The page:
What is Rosen Method?
Rosen Method works with muscle tension that we cannot control, and may even be unable to feel. Chronic, unconscious tension is often associated with suppressed emotions. Suppressing those feelings may have been a helpful way of coping with them earlier in our lives. But where this has become habitual, our whole emotional life is impaired, and our understanding of ourselves and our world becomes distorted. Tension also restricts our breathing, reduces blood circulation and impairs physiological function through the whole body.
Rosen Method uses gentle touch, supported by verbal dialogue, to help the client become aware of habitual tension, and of how it feels to release it. It provides a safe, supportive environment for experiencing feelings, memories or insights we no longer need to suppress. As we relax into feeling the truth of who we are, our body-mind learns to recognise a sense of ease and wholeness which increasingly infuses our lives and leads to far-reaching positive change.
Who can Rosen Method help?
Rosen can help people who are experiencing:
• a sense of being stuck in life – either with a specific issue, or more generally;
• pain, physical discomfort or postural problems that may be related to tension;
• stress or stress-related illness;
• low energy, chronic fatigue syndrome or ME;
• other medically unexplained symptoms (MUS).
What are the benefits?
It can be of benefit to people who are seeking:
• a richer, more meaningful experience of life;
• a greater sense of joy and vitality;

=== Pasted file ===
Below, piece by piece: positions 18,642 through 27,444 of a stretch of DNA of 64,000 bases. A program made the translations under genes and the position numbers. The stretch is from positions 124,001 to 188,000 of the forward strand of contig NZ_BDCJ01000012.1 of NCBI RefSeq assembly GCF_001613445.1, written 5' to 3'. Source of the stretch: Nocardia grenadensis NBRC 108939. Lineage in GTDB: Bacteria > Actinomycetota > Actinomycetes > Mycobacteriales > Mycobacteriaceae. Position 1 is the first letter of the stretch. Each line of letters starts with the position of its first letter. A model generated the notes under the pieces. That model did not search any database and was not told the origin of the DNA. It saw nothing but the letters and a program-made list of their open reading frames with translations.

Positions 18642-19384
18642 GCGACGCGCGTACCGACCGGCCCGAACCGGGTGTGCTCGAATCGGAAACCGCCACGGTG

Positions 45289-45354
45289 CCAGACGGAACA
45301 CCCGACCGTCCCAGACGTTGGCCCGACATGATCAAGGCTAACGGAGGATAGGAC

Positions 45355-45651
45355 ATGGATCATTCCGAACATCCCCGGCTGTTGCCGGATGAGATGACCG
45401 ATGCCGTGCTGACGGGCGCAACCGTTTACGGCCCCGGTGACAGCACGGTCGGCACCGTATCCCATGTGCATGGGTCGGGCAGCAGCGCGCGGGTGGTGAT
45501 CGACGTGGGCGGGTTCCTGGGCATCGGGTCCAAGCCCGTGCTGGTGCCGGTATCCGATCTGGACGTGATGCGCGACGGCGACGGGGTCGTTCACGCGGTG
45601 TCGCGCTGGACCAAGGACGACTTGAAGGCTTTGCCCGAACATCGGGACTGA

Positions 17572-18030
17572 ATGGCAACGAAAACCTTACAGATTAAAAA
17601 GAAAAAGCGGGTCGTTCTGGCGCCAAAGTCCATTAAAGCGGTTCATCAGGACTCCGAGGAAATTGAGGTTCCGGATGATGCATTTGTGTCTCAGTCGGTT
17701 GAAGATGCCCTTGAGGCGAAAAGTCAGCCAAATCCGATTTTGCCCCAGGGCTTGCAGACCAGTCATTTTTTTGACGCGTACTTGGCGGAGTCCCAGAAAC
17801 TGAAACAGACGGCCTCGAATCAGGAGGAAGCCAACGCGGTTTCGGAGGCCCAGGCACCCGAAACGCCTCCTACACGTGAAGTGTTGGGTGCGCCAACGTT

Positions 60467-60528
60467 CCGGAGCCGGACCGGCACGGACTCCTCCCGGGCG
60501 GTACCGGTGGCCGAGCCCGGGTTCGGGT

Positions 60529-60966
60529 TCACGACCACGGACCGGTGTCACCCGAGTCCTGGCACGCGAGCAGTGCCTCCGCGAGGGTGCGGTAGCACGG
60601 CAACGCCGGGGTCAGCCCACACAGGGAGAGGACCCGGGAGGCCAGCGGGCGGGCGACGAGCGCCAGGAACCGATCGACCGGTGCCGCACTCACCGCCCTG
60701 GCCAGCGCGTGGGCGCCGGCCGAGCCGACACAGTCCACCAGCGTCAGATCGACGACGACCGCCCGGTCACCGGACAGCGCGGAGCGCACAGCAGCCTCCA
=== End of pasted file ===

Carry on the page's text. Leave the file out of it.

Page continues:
• deeper, more honest and fulfilling relationships with others;
• greater expressiveness through body and voice (including for performers);
• greater creativity and authenticity;
• a deeper understanding of mind-body connectedness and spirituality.
Is it massage?
Like massage, Rosen Method is hands-on body work and has a direct, powerful effect on the body – but it does so by gently cultivating awareness. There is no attempt to “fix" the client or to treat physical symptoms by physical manipulation.
Is it psychotherapy?
Rosen is not psychotherapy, but shares with psychotherapy a concern with how our relationships, particularly early in life, can have a determining effect on our our lives, and how unconditional positive regard from another can facilitate awareness and change. In Rosen, this is mediated through touch, and the change takes place tangibly, in our bodies, sometimes wordlessly – which is why the work can go beyond our stories about ourselves and our past, and be effective at a very deep level.
Is it meditation?
Rosen has been described as “meditation-in-relationship”, and it can help cultivate a gentle, refined quality of embodied awareness and an attitude of acceptance that can have similar benefits to meditation. Many meditators have found the work very supportive of their practice.